Fort Hood commander Lt. Gen. Paul E. Funk II, who is leading the anti-ISIS campaign in the Middle East, said Monday that even as the Islamic State is pushed from its territories in Iraq and Afghanistan, stubborn challenges will exist in the region, perhaps for years.
Funk pointed to a single neighborhood in Raqqa, Syria, the former capital of the terror group’s briefly held caliphate, where coalition forces have found more than 8,000 improvised explosive devices planted by fleeing ISIS soldiers. Clearing the devices and making the neighborhood livable is but one example of the lengthy reconstruction that awaits in wide swaths of the region.
In a briefing with Central Texas media Monday morning, Funk said Iraqi and coalition forces have effectively pushed ISIS out of Iraq and all but a few pockets of influence in Syria.
“We’ve got a victory here,” Funk said via teleconference from Iraq, adding, “We still have some hard fighting to do in Syria.”
Funk and about 240 members of Fort Hood’s III Corps command group took the reins of Operation Inherent Resolve in September, and since then, Funk said, about a million more Iraqis and Syrians have been liberated from ISIS rule.
Last week, Iraqi Prime Minister Haider al-Abadi announced that coalition forces had wrested control of the Syria-Iraq border and declared “total victory” over ISIS in the country.
Since the beginning of 2017, coalition forces have driven the Islamic State out of Mosul in northern Iraq and more recently from the group’s headquarters in Raqqa.
In his news conference with local media, Funk defended the accuracy of U.S. airstrikes, which have been credited with pushing ISIS out of territories it seized three years ago but have come under criticism for their toll on civilians.
Last month, The New York Times Magazine published results of an investigation that found airstrikes connected to the U.S. military’s anti-ISIS efforts were considerably less precise than the coalition had claimed over the past three years. The magazine, which visited nearly 150 airstrike sites in northern Iraq, said it found that 1 in 5 strikes resulted in civilian death, a rate 31 times higher than the rate acknowledged by the coalition, about 1 in 157.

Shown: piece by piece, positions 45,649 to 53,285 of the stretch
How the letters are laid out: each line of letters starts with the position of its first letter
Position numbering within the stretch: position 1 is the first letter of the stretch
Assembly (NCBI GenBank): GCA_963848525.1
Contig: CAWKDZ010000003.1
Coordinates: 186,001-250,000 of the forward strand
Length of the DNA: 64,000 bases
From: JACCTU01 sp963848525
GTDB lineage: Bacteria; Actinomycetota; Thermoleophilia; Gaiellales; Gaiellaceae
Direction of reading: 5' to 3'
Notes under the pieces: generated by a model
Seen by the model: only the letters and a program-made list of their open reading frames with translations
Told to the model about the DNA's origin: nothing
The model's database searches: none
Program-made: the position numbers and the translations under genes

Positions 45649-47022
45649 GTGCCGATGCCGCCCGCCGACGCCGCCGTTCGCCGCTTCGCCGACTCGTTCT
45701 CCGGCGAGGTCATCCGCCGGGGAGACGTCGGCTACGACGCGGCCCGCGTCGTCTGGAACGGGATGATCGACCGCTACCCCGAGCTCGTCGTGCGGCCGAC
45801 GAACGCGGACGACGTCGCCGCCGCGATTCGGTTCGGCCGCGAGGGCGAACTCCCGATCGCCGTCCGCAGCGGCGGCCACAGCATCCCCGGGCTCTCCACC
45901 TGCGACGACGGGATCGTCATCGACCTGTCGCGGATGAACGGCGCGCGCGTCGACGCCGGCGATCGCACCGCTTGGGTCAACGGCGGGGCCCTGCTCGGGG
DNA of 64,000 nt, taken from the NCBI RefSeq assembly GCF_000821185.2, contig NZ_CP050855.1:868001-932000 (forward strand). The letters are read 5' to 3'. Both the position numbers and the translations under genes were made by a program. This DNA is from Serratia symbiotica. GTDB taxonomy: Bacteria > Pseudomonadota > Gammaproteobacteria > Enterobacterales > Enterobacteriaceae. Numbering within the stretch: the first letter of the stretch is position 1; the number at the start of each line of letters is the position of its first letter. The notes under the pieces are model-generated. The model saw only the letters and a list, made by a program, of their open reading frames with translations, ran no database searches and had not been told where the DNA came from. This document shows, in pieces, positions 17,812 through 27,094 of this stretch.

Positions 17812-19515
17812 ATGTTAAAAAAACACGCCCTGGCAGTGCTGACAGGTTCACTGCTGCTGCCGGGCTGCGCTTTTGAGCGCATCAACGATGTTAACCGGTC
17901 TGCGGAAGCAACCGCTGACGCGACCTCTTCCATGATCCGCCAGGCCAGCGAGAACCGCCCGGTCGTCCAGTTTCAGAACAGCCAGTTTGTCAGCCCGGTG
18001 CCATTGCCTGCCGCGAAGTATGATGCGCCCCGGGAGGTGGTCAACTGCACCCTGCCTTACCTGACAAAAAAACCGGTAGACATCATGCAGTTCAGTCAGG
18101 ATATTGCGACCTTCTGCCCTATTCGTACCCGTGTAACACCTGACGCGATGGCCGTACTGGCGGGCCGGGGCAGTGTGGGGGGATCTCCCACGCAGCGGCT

Funk said coalition forces take “immense steps” to prevent civilian casualties and blamed ISIS for hiding among civilians.
“When the enemy uses civilians as shields, it’s incredibly hard not to have civilian casualties,” Funk said. “Our procedures are sound.”
As the Islamic State disperses — Funk said he is witnessing ISIS leaders “abandoning their people and running off” — some experts have worried that the remnants could morph into less centralized groups that are even more radical. An ISIS splinter group is believed to have been behind the Nov. 24 massacre of 300 civilians at a mosque in Egypt’s Sinai Peninsula.
Mohammed Gomaa, an expert on extremist groups at the Al-Ahram Center for Political and Strategic Studies, told The Associated Press that ISIS factions are expanding their target list to include Muslim civilians. The mosquegoers killed in Egypt were Sufi Muslims practicing a more mystical form of Islam.
“They are sending a message of how far they’re willing to go, frighten tribes into submission and provide a response to a series of battlefield successes by security forces,” Gomaa said.
In Iraq and Syria, coalition forces and residents will be dealing with what ISIS left behind, namely thousands of IEDs embedded in cities and towns.
“The IED problem is real,” Funk said. “It’s going to take a long time to solve.”
Funk said that another prime challenge in coming months will be finding jobs for fighting-age men as reconstruction efforts begin. It will be “a big problem if we don’t find them employment,” Funk said.
“We are winning here, but we have to act now,” he said. “We have to get the international community to help the Iraqis.”
In all, more than 17,000 Fort Hood troops will spend the Christmas holidays deployed overseas in places such as South Korea, Europe and the Middle East.